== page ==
By Tom Simonite
Although the groundwork was laid in previous years, in 2013 it became apparent that computers mounted on your wrist and face will preoccupy the computing industry for years to come.
One of our first stories of the year noted the launch of the crowdfunded smart watch Pebble, a product that seemingly catalyzed the resurgence of interest in wrist-mounted computers from gadget buyers and companies large and small. Soon after that, we picked smart watches as one of MIT Technology Review’s 10 Breakthrough Technologies of 2013.
Rumors swirled throughout the year, without any definitive proof, that Microsoft, Google, and Apple were all working on smart watches. But the world’s largest smartphone maker, Samsung, did launch a smart watch called the Galaxy Gear, which has the processing power of a smartphone and even a 1.9-megapixel camera. Qualcomm, which makes more smartphone processors than any other company, also launched a smart watch. Called the Toq, it features a novel display technology that borrows a trick from butterfly wings to display crisp colors even in bright light.
We also saw researchers and startups create novel technologies that could make future smart watches easier to use. Many mobile developers adapted their apps for wrist-mounted screens or created new ones for such devices; a company called Chirp developed a compact ultrasonic sensor that allows a small device to recognize gestures; and researchers at Carnegie Mellon invented a simple touch keyboard app for accurate typing on tiny screens.
Despite the activity, it’s not yet clear quite how smart watches will fit into our lives. Intel’s lead gadget anthropologist, Genevieve Bell, told us that the computing industry has yet to figure out what problem smart watches solve for people. However, as we noted in a lengthy review of the smart watches available so far, few live up to what seems to be the promise of the form factor—helping people manage their digital life with fewer interruptions to their offline life.
Meanwhile, the spectacle-style computer Google Glass reached a larger number of early testers, and the company behind it worked hard to ready the technology, and the world, for a consumer launch in 2014.
Two employees working on Google Glass gave MIT Technology Review their takes on what it was like to live with the device. Wearable-computing pioneer Thad Starner, a Georgia Tech professor and technical lead on the project, said that the device offers a “killer existence.” Mary Lou Jepsen, who works on display technology for Google’s secretive Google X division, said that Glass had become deeply embedded into her life, describing it as “a way of amplifying you.”
Several small companies showed off products inspired by Google Glass in 2013, and some of them may point to what this type of gadget will do in the future. One startup, Meta, teamed up with Steve Mann, a researcher who built some of the first wearable displays and computers, to make glasses that include a 3-D camera and can sense the wearer’s gestures. Another startup, Atheer Labs, showed a similar device with depth sensing and the ability to overlay 3-D imagery onto a person’s vision. Starner revealed an even quirkier technology being developed with academic colleagues: a wearable device for dogs, called FIDO.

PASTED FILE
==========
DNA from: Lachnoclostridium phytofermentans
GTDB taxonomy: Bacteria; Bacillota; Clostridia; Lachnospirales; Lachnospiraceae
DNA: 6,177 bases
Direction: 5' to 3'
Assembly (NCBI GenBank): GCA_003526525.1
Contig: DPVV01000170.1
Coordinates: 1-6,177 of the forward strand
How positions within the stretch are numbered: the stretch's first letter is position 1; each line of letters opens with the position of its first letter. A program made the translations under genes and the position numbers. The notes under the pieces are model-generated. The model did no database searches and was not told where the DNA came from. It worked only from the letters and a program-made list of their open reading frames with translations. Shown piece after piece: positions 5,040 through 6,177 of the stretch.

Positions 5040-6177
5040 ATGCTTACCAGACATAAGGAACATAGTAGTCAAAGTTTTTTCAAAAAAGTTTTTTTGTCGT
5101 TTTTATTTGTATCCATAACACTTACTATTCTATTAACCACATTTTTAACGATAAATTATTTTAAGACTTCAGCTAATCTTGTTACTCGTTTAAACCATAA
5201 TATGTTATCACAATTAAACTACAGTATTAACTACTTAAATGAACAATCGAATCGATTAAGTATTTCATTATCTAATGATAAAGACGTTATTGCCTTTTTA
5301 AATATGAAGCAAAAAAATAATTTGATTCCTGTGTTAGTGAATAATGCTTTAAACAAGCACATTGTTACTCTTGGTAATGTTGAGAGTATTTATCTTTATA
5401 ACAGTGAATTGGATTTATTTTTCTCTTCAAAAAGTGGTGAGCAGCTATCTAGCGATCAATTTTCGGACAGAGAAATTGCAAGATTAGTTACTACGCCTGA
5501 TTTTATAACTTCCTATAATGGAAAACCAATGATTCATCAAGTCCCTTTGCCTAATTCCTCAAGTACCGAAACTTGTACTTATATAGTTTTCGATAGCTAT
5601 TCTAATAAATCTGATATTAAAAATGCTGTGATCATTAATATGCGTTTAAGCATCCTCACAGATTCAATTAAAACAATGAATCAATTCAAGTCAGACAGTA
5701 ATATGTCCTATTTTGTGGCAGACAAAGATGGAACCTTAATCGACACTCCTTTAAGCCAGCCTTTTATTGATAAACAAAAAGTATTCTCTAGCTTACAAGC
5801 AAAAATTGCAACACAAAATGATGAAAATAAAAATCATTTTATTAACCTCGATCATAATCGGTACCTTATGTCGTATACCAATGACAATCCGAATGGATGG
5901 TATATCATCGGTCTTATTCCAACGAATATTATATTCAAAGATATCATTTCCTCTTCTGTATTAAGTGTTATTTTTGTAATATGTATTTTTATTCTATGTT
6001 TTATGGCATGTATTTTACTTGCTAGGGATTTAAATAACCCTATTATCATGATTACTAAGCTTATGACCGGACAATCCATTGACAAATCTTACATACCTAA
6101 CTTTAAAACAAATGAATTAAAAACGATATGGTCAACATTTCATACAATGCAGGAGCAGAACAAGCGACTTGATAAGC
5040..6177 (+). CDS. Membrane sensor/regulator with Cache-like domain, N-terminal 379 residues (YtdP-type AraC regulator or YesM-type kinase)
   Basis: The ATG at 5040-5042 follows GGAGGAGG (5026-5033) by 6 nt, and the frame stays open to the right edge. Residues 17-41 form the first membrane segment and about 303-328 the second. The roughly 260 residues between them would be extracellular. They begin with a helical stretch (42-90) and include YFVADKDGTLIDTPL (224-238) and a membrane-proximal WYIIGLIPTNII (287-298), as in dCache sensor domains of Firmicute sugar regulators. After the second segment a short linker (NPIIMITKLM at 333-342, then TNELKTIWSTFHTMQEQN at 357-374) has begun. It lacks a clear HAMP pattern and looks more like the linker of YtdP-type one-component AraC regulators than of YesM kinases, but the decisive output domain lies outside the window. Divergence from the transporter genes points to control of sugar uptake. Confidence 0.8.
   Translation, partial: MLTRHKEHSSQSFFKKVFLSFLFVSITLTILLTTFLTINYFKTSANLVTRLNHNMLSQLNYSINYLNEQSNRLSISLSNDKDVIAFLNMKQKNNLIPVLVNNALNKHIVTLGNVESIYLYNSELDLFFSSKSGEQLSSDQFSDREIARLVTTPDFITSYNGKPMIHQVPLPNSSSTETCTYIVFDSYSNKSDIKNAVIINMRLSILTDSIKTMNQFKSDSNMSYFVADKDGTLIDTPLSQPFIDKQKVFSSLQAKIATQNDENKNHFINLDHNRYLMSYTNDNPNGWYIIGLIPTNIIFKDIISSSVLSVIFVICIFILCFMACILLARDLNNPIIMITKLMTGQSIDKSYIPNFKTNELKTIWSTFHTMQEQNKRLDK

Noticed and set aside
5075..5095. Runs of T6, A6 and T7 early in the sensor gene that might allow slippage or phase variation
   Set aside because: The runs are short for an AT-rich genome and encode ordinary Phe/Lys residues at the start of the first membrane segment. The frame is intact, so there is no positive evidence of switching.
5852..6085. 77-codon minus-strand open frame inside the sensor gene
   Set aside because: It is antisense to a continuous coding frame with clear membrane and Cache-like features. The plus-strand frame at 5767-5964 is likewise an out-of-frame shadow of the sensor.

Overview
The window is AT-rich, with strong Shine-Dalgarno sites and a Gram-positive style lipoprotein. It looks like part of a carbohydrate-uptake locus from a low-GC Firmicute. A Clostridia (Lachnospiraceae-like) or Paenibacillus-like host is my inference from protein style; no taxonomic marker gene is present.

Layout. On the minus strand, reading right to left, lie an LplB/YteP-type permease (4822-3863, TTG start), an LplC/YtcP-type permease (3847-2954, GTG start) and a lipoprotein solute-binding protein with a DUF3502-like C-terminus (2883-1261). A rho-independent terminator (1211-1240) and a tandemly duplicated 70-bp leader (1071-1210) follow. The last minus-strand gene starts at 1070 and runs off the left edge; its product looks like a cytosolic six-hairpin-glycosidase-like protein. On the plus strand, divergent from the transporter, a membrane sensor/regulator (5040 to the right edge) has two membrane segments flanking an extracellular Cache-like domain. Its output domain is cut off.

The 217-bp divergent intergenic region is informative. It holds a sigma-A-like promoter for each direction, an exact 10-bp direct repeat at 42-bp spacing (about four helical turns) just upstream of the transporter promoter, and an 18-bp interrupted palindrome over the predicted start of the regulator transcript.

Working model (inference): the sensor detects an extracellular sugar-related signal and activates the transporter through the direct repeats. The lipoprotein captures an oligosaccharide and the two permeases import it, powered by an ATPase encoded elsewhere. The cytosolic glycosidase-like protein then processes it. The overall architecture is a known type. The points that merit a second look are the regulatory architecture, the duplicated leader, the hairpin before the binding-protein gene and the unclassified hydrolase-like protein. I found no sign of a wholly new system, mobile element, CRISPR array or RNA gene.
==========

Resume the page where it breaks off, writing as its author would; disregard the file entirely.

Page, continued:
Notable improvements were also made in 2013 to better-established computer designs. The 41-megapixel camera that Nokia added to one smartphone showed that big strides can still be made in mobile cameras. And Apple and Motorola both launched smartphones with chips inside, intended to improve their ability to understand a person’s activities and needs. Apple’s version is a motion-sensing chip in the new iPhone that should allow for smarter fitness tracking and help apps guess at things like whether you are driving or walking, so that they know whether to interrupt. Motorola’s new Moto X phone launched with a processor optimized to listen out for voice commands at all times.
Leading hard-drive manufacturer HGST started pumping helium into its drives to reduce friction, and Apple began building iPads using a material called indium gallium zinc oxide, a sign that extremely pixel-dense displays will soon be heading to TVs and large monitors. Google also tried to invent a new class of simple gadget to get Web video onto conventional TV screens in the thumb-drive-size Chromecast.
Meanwhile, a growing realization that conventional computers are poorly matched to tasks such as understanding images and other messy data led major technology companies to invest in efforts to reinvent their basic design.
Google and NASA teamed up to open a quantum computing lab, based on computers supplied by the controversial Canadian company D-Wave. The move was motivated by a desire to come up with more efficient ways to analyze large volumes of data—something both Google and NASA have more of than they can possibly work on all at once. Microsoft’s incoming research boss also told us that his company was expanding its investment in quantum computing “dramatically,” something he expected to produce significant gains in security and privacy technology.
The poor efficiency of computers at processing real-world data such as images led IBM and some other companies to make major investments in neuromorphic computing, which involves crafting hardware that processes data to the way biological brains do. For certain tasks, neuromorphic chips can be significantly more power efficient than conventional processors. Leading smartphone chip maker Qualcomm unveiled a neuromorphic research program that involved tests on a trainable robot; IBM released a programming language for its neuromorphic processors, hoping that many coders will make use of the language in coming years; and a startup in Switzerland used the principle to create a camera sensor modeled on the wiring of the human retina.
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